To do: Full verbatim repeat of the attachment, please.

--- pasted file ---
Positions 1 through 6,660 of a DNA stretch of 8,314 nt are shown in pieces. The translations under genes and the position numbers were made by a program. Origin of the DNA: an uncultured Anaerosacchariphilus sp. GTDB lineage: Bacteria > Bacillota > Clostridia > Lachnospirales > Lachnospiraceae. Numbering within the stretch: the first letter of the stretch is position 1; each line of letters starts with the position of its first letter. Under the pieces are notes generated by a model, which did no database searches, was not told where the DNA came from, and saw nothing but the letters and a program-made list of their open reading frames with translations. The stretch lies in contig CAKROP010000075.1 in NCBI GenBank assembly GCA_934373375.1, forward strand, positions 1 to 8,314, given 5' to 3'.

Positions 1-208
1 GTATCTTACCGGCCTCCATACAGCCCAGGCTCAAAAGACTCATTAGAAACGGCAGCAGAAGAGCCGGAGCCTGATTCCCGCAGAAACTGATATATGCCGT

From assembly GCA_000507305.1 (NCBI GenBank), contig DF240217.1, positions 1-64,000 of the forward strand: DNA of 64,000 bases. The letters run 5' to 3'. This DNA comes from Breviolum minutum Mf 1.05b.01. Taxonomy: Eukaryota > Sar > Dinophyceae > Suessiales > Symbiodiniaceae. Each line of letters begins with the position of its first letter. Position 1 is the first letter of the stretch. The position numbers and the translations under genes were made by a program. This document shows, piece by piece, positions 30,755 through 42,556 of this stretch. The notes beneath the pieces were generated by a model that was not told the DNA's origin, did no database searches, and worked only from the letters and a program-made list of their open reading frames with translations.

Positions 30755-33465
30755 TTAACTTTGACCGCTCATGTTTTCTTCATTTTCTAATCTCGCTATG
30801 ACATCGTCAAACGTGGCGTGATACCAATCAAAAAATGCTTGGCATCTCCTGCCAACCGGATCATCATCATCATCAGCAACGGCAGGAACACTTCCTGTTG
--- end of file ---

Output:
Positions 1 through 6,660 of a DNA stretch of 8,314 nt are shown in pieces. The translations under genes and the position numbers were made by a program. Origin of the DNA: an uncultured Anaerosacchariphilus sp. GTDB lineage: Bacteria > Bacillota > Clostridia > Lachnospirales > Lachnospiraceae. Numbering within the stretch: the first letter of the stretch is position 1; each line of letters starts with the position of its first letter. Under the pieces are notes generated by a model, which did no database searches, was not told where the DNA came from, and saw nothing but the letters and a program-made list of their open reading frames with translations. The stretch lies in contig CAKROP010000075.1 in NCBI GenBank assembly GCA_934373375.1, forward strand, positions 1 to 8,314, given 5' to 3'.

Positions 1-208
1 GTATCTTACCGGCCTCCATACAGCCCAGGCTCAAAAGACTCATTAGAAACGGCAGCAGAAGAGCCGGAGCCTGATTCCCGCAGAAACTGATATATGCCGT

From assembly GCA_000507305.1 (NCBI GenBank), contig DF240217.1, positions 1-64,000 of the forward strand: DNA of 64,000 bases. The letters run 5' to 3'. This DNA comes from Breviolum minutum Mf 1.05b.01. Taxonomy: Eukaryota > Sar > Dinophyceae > Suessiales > Symbiodiniaceae. Each line of letters begins with the position of its first letter. Position 1 is the first letter of the stretch. The position numbers and the translations under genes were made by a program. This document shows, piece by piece, positions 30,755 through 42,556 of this stretch. The notes beneath the pieces were generated by a model that was not told the DNA's origin, did no database searches, and worked only from the letters and a program-made list of their open reading frames with translations.

Positions 30755-33465
30755 TTAACTTTGACCGCTCATGTTTTCTTCATTTTCTAATCTCGCTATG
30801 ACATCGTCAAACGTGGCGTGATACCAATCAAAAAATGCTTGGCATCTCCTGCCAACCGGATCATCATCATCATCAGCAACGGCAGGAACACTTCCTGTTG